free cultural appropriation
October 23, 2013
In doing the research for this post I essentially found no resources that discuss this issue in the context of F/OSS, free culture, or even software generally. I’ll admit… since I’m not actually aiming for a lit review or fully fleshed out article at this point, perhaps my research was too quick and not comprehensive enough. Or I’m a bad researcher. Nevertheless, it is somewhat of a concern given that much of the discussions about F/OSS tend not to live in journal articles or other academic areas. And it is a concern that there seems to be little easily found criticism addressing the problem of cultural appropriation in the F/OSS community.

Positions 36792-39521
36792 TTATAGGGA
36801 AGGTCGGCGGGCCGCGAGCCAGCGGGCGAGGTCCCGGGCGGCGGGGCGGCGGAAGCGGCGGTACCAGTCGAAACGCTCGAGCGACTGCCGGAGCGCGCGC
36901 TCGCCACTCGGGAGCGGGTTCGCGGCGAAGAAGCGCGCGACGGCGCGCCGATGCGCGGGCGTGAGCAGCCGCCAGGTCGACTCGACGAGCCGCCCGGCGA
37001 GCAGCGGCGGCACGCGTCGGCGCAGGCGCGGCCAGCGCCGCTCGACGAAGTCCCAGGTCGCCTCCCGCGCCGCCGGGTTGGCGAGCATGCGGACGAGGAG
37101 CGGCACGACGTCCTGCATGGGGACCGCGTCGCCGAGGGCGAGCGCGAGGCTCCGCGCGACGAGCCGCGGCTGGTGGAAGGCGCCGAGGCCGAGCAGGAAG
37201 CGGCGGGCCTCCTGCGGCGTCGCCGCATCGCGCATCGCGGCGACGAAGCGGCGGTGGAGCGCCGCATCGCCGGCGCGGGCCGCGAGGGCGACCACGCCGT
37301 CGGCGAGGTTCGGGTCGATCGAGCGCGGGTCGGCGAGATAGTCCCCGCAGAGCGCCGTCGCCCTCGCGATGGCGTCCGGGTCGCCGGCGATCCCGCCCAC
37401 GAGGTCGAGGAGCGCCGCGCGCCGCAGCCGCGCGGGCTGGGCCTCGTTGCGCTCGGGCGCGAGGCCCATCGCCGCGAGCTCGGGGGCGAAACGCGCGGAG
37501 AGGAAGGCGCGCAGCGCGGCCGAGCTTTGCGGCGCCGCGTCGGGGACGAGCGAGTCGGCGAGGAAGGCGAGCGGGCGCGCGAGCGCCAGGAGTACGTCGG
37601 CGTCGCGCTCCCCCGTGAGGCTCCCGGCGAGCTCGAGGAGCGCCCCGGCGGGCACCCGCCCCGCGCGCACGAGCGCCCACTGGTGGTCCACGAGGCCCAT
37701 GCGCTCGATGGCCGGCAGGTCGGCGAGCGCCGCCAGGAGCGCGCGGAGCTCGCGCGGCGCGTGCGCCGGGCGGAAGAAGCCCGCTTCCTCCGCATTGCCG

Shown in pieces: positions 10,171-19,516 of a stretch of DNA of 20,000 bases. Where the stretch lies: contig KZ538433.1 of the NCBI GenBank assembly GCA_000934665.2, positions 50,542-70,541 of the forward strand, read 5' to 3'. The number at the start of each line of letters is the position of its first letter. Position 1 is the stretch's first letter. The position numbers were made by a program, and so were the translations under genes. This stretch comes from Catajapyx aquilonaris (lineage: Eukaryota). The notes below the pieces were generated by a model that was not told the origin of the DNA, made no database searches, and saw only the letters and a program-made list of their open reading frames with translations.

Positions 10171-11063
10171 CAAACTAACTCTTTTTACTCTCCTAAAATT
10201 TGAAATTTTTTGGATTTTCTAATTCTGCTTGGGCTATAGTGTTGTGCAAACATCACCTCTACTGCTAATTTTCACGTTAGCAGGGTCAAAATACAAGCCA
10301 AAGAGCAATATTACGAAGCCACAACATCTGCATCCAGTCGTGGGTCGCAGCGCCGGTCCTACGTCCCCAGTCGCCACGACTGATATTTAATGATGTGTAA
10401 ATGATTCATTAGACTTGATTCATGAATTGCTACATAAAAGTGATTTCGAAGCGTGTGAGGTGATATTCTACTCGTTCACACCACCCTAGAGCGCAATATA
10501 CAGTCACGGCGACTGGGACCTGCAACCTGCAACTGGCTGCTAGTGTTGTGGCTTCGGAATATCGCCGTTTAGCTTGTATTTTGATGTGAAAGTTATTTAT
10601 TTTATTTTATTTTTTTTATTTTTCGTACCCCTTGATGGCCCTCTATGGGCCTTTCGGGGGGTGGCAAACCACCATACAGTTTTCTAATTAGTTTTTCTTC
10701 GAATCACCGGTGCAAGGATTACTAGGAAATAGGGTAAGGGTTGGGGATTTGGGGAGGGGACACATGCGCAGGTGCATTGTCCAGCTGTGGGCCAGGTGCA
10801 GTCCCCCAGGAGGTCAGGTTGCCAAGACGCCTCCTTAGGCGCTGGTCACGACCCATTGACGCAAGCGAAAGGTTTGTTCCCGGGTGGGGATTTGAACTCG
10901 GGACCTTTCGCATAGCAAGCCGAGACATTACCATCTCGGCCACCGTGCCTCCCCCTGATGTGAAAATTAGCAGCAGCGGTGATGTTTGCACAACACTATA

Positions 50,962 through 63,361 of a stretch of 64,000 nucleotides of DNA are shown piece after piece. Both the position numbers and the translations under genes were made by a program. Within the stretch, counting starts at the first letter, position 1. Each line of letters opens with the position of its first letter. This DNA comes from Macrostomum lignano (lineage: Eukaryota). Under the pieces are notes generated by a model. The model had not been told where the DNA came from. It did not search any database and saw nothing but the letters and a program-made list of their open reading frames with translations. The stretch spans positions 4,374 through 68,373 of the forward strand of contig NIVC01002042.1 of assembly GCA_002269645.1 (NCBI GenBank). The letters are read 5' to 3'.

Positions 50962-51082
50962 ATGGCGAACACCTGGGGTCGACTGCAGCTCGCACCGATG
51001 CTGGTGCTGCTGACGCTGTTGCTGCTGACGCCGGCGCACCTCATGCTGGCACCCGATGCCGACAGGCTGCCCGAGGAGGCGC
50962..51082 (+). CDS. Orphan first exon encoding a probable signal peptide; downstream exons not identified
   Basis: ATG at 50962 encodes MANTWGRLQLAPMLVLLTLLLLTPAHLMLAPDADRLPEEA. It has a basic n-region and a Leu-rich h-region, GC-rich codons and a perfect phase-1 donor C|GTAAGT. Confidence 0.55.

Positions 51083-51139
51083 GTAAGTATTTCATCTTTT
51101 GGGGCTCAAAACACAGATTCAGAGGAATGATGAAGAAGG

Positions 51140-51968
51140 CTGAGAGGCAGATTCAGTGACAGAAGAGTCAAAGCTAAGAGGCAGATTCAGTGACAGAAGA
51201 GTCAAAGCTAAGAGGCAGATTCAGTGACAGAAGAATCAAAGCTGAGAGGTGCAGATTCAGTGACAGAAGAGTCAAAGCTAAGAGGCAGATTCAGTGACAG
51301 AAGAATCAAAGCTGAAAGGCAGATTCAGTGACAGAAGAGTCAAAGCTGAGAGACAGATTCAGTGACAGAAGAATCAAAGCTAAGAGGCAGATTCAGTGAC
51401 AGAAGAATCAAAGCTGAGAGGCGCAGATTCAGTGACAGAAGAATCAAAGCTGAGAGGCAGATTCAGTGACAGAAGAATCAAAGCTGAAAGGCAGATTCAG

Now, someone on Facebook asked why I was dealing with F/OSS and not the larger software community. There are two main reasons. The first being that the F/OSS community, overall, tends to take or claim the moral high ground to paid/closed/non-free software. One could say that few people are surprised when for profit organisations are willing to exploit anything and everything for, well, profit. The second reason is that the overlap between the free culture movement and the F/OSS movement (if any meaningful distinction actually exists) means that F/OSS is actually particularly vulnerable to enacting cultural appropriation.
Nevertheless, it became quickly apparent to me that the F/OSS community has a problem with cultural appropriation. I recently went through about six or seven linux distros looking for a decent, lightweight one to run on my very old netbook. Over the course of this, I encountered Bodhi Linux and Zenwalk Linux. Which, after dealing with Ubuntu, was making me scratch my head. Then when you look at a list of linux distros you see a distressingly large amount of this.